"Clean Coal" Lobby Spends $45 million to Influence Policy
"Clean coal's" lobbying blitz
$45 million a year campaign to sell coal as indispensable to America's energy future
Center for Public Intergrity, April 21, 2009
As hearings begin this afternoon on landmark climate change legislation, the debate will bear the mark of an unprecedented corporate campaign over the past year to preserve coal's role in the nation's energy future.
The drive is bolstered by at least $15.6 million in federal campaign /contributions in the 2008 election cycle, according to "The 'Clean Coal' Lobbying Blitz," a new study by the Center for Public Integrity, focusing on the American Coalition for Clean Coal Electricity (ACCCE).
Many now recognize the ads by ACCCE, with the bright orange power cord plugged into a lump of coal, but the Center tells the story of its origins at least five years ago as the industry grappled with the growing drumbeat for policy action on global warming. The burning of coal for electricity is a leading cause of greenhouse gas emissions, but ACCCE promotes the message that carbon capture technology could solve the pollution problem.
The $45 million a year campaign positions coal as an indispensable component of the nation's energy mix -- one that keeps electricity affordable because it is so much cheaper than alternatives. The campaign, which rolled out one year ago, is three times larger than the industry's previous lobbying and public relations efforts. But it's just a small slice of the money the industry has amassed; amidst the punishing economy of 2008, the top five U.S. coal mining companies saw their profits more than double to $1.9 billion last year, the Center reports.
The Center's story provides a new picture of the coal coalition's political influence, with data compiled by the Center for Responsive Politics. Political action committees and individuals, including many top executives, employed by the 48 mining, manufacturing, rail and utility companies that are a part of ACCCE contributed $15.6 million to federal candidates in the 2008 election cycle -- with a reach so wide that 87 percent of Congress received money.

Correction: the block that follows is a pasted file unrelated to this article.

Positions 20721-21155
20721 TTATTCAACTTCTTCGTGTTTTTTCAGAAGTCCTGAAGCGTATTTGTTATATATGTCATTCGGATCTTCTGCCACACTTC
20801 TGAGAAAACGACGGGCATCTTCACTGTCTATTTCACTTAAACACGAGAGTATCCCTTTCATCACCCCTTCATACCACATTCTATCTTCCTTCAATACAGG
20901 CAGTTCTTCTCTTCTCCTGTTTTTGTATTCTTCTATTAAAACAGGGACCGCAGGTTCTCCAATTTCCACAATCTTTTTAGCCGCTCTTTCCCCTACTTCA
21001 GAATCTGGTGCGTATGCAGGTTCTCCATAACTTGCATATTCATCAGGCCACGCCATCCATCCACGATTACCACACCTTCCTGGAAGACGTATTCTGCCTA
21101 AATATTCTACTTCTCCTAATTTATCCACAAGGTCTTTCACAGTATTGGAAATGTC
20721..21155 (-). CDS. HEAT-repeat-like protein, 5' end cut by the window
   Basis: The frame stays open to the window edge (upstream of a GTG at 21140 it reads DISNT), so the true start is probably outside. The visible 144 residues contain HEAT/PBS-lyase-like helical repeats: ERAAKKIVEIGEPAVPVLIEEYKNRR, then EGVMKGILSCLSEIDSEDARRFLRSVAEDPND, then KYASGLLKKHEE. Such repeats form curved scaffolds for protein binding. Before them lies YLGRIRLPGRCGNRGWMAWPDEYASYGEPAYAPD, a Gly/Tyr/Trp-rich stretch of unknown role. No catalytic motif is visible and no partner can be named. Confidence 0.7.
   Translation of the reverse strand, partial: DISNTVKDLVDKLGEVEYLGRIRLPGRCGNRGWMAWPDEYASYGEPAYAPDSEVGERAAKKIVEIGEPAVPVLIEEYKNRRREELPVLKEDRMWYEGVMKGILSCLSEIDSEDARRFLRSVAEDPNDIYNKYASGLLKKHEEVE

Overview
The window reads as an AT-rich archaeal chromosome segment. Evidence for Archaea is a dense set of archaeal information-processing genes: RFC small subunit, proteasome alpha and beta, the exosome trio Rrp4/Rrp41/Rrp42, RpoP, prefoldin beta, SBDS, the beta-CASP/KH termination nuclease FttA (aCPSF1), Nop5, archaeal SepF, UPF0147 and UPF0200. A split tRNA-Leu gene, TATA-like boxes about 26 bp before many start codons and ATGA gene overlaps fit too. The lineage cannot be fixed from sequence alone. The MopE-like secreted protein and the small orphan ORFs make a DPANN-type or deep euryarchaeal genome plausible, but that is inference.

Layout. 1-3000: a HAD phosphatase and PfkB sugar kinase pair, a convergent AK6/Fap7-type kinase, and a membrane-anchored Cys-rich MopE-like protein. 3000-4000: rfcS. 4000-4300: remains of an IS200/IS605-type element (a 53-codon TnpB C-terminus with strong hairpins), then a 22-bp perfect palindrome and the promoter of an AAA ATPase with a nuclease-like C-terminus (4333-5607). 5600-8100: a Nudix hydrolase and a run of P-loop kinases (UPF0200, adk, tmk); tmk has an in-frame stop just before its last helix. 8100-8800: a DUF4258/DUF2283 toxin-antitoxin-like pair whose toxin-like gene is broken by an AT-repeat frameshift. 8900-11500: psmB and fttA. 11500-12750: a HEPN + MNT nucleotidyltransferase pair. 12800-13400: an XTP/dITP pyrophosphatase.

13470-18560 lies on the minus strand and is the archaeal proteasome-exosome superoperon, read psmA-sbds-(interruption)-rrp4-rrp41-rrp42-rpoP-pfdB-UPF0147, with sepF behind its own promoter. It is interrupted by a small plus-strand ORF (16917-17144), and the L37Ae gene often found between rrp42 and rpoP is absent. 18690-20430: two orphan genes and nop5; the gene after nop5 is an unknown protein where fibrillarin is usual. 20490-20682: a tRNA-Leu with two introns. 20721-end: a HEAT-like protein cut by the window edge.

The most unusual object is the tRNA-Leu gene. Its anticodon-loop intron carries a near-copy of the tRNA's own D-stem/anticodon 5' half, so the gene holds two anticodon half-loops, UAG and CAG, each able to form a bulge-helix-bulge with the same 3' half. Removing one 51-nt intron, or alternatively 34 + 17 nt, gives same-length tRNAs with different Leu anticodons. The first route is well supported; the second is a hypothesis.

Two key members who only rose to their leadership posts after the election received no ACCCE-member contributions: Energy and Commerce Chairman Rep. Henry Waxman, D-CA and his global warming subcommittee chairman, Rep. Ed Markey, D-MA. But the vast majority of their Committee colleagues did. And the draft climate legislation by Waxman and Markey -- who only a year ago pushed for a moratorium on new coal plants -- offers the industry a pathway forward and provides billions for clean coal research.
Although ACCCEs promotion of clean coal has been ridiculed in a high-profile advertising campaign led by former Vice President Al Gores Alliance for Climate Protection, the coal coalition is facing the upcoming policy debate with optimism. "Not so long ago, people questioned whether coal was going to be a fuel for the future," ACCCE spokesman Joe Lucas told the Center. "Clearly there are fewer and fewer people who don't think it will be."
In its recent report showing how the number of climate lobbyists has quadrupled in the last five years, the Center singled out ACCCE as having spent more on lobbying on climate last year -- $9.95 million -- than any other organization solely devoted to the issue. The Center's new report looks behind that number, and traces the origins, goals, strategies and influence of one of the most important voices weighing in on federal climate policy.